Most infants are ready to begin trying solid foods at 4 to 6 months of age. A child begins to have more control over their tongue and mouth at this age which is one reason to begin introducing them. If you are unsure of whether to begin feeding your baby solids make sure to discuss it with your pediatrician.

Infants are usually ready to start solid foods when they show the following signs:

  • Can sit with support
  • Can hold their neck steady and can control their head movements
  • They want to breastfeed more than every 2 hours
  • A baby is still hungry after a bottle or breast feeding

Here are a few things to keep in mind when you begin to feed your infant solids:

  • When you start, try to pick a time when there are few distractions so you can devote your full attention to the feeding
  • Make sure your baby is sitting up so they do not choke
  • If your baby cries or turns away do not force the solids on them. You want them to enjoy feeding and for it not to be stressful. It is more important that the infant enjoys mealtime rather than them starting to eat solids at a certain age.
  • Feed your infant with a spoon
  • Continue regular nursing or bottle feeding so you ensure your baby is getting the proper nutirition
  • Feed your child small bites, and do not worry if they spit the food out of their mouth or end up with it on their clothes or face. They are learning how to properly swallow.
  • Start new foods one at a time
  • Wait 3 days before introducing a new food so you can check for any allergic reaction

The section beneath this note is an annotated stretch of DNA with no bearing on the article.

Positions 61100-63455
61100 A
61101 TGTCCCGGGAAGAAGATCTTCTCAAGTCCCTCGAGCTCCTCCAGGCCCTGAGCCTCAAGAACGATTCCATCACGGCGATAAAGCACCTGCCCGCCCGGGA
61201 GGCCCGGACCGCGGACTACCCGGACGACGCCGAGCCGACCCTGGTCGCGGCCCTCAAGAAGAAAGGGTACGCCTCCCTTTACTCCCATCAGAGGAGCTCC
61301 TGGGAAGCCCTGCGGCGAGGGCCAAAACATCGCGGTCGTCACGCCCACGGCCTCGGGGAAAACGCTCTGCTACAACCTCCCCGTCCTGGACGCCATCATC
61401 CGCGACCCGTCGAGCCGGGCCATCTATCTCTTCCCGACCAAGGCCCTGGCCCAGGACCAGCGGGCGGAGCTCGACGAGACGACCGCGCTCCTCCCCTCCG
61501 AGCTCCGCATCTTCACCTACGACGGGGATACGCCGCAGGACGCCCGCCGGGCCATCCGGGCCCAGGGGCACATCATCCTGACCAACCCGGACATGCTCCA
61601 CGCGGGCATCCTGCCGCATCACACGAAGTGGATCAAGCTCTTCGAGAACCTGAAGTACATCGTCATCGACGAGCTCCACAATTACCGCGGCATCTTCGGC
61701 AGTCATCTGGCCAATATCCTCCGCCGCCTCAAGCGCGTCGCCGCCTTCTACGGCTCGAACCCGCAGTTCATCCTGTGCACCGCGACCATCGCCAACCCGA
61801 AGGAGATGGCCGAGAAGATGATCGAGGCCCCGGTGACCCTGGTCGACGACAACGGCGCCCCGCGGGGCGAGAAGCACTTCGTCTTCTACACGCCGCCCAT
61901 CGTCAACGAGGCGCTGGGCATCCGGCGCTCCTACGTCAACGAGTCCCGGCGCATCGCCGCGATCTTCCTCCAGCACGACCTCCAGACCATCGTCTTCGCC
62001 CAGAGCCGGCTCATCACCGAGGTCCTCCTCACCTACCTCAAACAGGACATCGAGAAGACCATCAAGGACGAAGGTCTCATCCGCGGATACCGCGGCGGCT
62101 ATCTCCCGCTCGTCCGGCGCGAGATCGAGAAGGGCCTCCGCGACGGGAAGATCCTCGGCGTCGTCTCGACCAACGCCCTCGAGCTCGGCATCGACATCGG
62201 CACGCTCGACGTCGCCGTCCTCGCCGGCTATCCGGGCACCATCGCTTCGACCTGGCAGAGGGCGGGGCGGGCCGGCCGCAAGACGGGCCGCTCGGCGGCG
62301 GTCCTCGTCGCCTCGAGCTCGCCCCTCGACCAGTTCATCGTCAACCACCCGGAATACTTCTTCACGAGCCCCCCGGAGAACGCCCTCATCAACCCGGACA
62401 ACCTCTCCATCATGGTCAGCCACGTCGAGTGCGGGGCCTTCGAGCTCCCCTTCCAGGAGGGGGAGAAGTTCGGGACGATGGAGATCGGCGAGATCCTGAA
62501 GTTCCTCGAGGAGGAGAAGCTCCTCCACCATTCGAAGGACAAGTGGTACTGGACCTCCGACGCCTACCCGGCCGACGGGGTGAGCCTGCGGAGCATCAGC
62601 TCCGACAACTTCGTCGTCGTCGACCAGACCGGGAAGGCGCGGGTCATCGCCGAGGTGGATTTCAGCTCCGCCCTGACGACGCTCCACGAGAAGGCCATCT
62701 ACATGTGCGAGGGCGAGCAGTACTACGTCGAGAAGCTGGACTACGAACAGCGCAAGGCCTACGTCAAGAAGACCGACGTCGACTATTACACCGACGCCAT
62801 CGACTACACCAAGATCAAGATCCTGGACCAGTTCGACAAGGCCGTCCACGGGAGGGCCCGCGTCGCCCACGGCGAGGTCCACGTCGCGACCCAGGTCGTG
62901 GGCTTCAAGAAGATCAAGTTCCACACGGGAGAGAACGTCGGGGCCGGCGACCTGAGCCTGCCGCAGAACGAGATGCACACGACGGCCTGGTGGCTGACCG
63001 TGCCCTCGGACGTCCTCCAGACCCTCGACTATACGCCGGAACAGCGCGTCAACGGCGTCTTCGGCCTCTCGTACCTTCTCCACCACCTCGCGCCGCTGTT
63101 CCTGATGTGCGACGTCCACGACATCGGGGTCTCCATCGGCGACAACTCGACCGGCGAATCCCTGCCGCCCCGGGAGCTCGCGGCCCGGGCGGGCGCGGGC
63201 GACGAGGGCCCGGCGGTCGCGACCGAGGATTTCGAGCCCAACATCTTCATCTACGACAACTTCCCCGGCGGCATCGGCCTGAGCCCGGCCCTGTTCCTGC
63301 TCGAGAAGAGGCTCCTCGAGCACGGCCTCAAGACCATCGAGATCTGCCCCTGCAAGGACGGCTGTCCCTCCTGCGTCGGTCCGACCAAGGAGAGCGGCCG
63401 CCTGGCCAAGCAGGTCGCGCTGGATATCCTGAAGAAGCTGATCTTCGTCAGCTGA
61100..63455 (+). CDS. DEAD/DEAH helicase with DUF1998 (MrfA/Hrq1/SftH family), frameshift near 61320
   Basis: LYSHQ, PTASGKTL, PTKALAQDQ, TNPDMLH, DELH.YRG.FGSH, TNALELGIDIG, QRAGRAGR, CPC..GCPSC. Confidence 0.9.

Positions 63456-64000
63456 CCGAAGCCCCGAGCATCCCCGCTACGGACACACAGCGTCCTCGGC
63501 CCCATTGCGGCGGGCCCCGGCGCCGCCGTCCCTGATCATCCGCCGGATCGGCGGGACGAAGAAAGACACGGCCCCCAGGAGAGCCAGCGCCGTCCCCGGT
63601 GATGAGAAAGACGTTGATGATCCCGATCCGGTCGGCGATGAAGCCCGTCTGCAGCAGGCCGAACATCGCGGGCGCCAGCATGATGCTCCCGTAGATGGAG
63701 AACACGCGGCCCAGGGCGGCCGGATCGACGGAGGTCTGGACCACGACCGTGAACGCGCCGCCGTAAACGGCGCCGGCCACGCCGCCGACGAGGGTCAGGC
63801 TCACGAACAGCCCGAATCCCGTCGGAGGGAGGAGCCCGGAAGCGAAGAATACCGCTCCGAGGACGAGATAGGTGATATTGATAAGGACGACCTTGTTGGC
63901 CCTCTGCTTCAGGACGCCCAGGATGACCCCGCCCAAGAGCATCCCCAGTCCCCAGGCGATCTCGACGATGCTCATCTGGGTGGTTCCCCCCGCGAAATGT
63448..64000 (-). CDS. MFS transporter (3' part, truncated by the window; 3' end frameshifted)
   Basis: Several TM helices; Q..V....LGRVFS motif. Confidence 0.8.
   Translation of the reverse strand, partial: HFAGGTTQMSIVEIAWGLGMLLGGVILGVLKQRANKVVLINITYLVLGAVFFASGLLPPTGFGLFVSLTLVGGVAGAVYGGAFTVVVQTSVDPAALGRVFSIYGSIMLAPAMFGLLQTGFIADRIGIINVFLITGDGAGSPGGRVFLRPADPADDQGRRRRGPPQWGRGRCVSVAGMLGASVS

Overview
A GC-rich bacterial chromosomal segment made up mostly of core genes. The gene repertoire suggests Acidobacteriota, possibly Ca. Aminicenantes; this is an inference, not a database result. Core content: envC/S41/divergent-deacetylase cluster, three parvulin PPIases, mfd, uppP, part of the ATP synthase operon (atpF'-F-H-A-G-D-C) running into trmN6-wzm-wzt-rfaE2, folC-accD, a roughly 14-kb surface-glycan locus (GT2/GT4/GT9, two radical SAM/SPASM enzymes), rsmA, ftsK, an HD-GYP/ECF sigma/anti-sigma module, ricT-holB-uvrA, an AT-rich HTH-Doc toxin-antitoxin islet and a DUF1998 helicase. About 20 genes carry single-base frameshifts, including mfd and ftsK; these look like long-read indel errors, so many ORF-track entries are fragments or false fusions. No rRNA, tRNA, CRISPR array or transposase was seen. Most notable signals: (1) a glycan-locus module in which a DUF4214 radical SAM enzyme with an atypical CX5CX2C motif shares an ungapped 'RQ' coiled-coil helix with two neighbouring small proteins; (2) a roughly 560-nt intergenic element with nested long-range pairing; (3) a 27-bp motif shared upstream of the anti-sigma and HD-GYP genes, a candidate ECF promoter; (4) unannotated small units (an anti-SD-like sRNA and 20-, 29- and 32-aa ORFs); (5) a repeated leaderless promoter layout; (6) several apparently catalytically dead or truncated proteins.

If you feel your infant is not ready for solids then go back to nursing or bottle feeding for a few weeks and then try introducing them again at a later date.

The following foods are good for most babies in the order specified:

  • Rice Cereal
  • Oatmeal Cereal
  • Barley Cereal

It is preferred to not feed your child wheat or mixed cereals at first since many young children may have an allergic reaction to them.

Once your baby starts eating solids you may notice their stools will become more solid with varying colors. They will also most likely have a much stronger odor.

It is important that you start good eating habits when your child is young. Infants do not have a taste for salt or saturated fats so by introducing these things when they are young you may predispose them to future health problems.

Also, keep an eye on how much your child is eating. If they learn to overeat when they are young they may develop poor eating habits which could lead to future weight problems.

If you have any concerns about your child’s diet or eating habits make sure to discuss it with your pediatrician so they can ensure you child is getting the proper nutrition and can monitor their weight to check if they are under or over weight.

*Above Information provided by the American Academy of Pediatrics